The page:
When you finance through the dealership, you have to remember that the Finance and Insurance (F&I) department is often a bigger profit center than the sales department. The business manager (the person you deal with in the F&I department) sends your credit information to the lender(s) they deal with. The business manager then takes the lowest approved interest rate and marks it up (increases it). The marked-up amount is the dealership's profit on the financing. There is no law saying the dealer has to reveal that mark-up to you. This is why you have to keep your negotiating hat on throughout the process! This financing is really just another product the dealership sells, known as a Retail Installment Sales Contract (RISC).
You're watching your favorite late-night TV show, and between the shampoo and fast-food commercials you see a car ad that offers zero-percent interest or a $2,000 rebate on a car you've been thinking about buying for months. Wow! What a deal! You have to get to the dealership now! So the next day, you do just that.
First, let's find out what those offers mean. With the factory-to-consumer rebate, there really is no catch. These are rebates the car manufacturer offers directly to you as an incentive for you to buy a specific car. They offer them when they see a larger number of that particular car sitting on car lots than they would like to see. So, in order to move the cars off the lots (i.e., get people to buy them), they offer the rebate. The rebates are not part of the dealer's package and shouldn't even come into play when you're negotiating the sales price with the salesperson. Don't let them try to use the rebate as a way of making the purchase price lower. You have the choice of applying the rebate to your down payment (or not). As Michael Royce says on his Web site, Beat The Car Salesman.com, "Take the money and smile."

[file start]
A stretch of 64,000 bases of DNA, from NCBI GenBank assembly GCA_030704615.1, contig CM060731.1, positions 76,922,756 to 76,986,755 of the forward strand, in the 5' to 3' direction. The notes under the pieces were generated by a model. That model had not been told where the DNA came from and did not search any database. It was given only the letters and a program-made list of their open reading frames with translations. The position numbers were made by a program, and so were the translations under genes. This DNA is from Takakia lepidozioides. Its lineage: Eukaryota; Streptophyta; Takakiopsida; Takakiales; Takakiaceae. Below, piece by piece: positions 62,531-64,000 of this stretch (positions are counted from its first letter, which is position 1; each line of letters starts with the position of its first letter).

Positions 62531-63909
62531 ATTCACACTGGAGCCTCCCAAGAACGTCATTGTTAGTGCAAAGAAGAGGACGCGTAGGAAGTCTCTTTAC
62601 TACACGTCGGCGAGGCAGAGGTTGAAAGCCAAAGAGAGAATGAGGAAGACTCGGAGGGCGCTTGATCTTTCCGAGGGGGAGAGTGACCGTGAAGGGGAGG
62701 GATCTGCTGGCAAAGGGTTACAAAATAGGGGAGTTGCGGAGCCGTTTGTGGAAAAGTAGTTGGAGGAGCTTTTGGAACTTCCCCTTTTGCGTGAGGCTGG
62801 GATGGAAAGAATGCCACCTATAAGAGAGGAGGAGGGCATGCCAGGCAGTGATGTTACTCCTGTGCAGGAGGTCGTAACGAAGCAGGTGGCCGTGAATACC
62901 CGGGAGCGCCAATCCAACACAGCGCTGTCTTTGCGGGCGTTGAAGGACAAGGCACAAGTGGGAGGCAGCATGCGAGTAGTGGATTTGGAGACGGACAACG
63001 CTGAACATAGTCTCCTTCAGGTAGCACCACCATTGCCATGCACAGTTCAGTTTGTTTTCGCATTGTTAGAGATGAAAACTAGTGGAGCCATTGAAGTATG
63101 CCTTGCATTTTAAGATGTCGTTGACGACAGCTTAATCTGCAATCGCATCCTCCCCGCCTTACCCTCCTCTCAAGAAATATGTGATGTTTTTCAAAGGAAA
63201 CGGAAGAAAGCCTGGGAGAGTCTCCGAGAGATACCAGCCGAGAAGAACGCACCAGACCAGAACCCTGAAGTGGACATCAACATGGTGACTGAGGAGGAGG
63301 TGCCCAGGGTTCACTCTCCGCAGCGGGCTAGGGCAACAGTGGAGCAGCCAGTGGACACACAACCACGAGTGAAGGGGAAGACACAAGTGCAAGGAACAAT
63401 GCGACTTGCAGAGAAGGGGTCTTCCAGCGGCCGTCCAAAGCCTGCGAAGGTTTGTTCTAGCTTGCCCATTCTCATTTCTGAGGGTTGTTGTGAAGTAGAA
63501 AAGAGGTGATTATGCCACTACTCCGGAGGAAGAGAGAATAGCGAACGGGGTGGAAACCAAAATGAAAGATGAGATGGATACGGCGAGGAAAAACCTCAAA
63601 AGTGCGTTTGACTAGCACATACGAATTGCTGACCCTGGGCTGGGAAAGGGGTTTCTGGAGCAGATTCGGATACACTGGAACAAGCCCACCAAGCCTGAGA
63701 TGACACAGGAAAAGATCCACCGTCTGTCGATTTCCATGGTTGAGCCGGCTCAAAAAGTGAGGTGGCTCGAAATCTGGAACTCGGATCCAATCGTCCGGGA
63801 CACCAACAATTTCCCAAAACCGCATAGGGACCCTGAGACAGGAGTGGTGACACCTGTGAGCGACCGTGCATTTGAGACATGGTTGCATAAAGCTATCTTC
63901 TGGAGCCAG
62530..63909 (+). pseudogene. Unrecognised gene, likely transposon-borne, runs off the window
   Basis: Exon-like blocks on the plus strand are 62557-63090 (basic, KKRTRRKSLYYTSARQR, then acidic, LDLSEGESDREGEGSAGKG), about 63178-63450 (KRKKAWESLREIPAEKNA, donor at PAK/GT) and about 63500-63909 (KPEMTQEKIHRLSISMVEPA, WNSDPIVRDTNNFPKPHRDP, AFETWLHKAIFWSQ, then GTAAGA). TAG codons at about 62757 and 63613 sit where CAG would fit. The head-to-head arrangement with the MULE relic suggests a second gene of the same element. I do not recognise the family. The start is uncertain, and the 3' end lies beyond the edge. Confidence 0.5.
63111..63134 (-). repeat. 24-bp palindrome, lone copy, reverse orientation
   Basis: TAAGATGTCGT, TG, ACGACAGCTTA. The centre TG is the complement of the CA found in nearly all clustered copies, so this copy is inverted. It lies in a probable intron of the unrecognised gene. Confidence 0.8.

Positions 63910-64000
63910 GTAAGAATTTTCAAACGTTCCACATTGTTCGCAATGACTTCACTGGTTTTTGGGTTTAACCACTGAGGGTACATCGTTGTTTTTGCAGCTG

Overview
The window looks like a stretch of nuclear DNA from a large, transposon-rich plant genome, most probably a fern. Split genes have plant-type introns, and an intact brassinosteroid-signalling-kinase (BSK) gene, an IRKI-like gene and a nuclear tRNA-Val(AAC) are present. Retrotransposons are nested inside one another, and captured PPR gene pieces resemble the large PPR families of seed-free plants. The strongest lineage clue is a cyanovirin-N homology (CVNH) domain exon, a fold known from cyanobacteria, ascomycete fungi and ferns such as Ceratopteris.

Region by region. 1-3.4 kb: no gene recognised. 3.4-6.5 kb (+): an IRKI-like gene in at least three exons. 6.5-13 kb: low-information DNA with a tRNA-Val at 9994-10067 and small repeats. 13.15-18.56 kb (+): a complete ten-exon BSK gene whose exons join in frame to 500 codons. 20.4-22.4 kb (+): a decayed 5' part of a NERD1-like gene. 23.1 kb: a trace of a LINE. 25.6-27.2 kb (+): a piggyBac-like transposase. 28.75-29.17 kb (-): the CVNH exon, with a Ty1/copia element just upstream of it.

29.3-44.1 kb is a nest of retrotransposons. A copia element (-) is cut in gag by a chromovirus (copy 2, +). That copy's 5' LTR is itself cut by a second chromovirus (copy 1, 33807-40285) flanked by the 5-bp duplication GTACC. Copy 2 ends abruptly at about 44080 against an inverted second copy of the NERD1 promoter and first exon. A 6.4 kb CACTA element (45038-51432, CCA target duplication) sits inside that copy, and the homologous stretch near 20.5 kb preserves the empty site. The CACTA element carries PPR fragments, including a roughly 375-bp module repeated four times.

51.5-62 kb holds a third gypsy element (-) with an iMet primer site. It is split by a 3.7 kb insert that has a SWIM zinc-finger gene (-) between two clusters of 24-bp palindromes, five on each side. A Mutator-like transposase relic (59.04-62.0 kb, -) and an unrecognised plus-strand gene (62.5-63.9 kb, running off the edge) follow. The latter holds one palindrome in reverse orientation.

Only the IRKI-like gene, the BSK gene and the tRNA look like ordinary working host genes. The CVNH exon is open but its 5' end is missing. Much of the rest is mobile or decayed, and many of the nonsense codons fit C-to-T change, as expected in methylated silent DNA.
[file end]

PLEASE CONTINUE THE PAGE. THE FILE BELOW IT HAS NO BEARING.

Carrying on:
Zero-percent interest? Who wouldn't jump at that? And you should jump at it if you can handle the term. Often (but not always), in order to get zero-percent financing, you have to agree to a shorter term loan, sometimes 24 or 36 months. This means your payments are going to be quite high. Of course, it also means you'll have the loan paid off relatively quickly (compared to the more common 48- to 60-month term). Here are few other things that may come between you and that zero-percent rate:
- In addition to the usual shorter term of the loan, you have to qualify for that rate. In most cases, if your credit score is lower than 680, you won't be able to get the lowest rate.
- You may be limited to buying from what's on the lot, rather than being able to order a car with the exact features you want.
- Know that by going for the low interest rate you usually lose the cash rebate. It's one deal or the other -- not both.
|Interest Rate (APR)|
|Total Cost of Loan (P&I)|
To figure out which is the better deal between taking the cash rebate or the low APR, use this calculator at Edmunds.com. Don't forget to try the same calculation taking the rebate and financing with your bank or credit union. Also, read about How 10% Can Beat 0% at the Consumer Task Force for Automotive Issues Web site.
For a list of current rebates on specific cars, check out Intellichoice: Rebates and Incentives.
Recent Graduate Programs
Many car manufacturers offer a special "recent college graduate" program that gives new graduates a discount on the purchase of a new car. The savings is usually around $400. Each manufacturer may have different rules. For instance, some have rules about excluded models and selecting a car from dealer stock. Be sure to ask about it if you're a recent graduate. (Recent, for most manufacturers, means within the last two years. Double check that when you're shopping.)
The smart thing to do is to visit the manufacturer's Web site before you go to the dealership so you know what special deals are being offered directly from the manufacturer.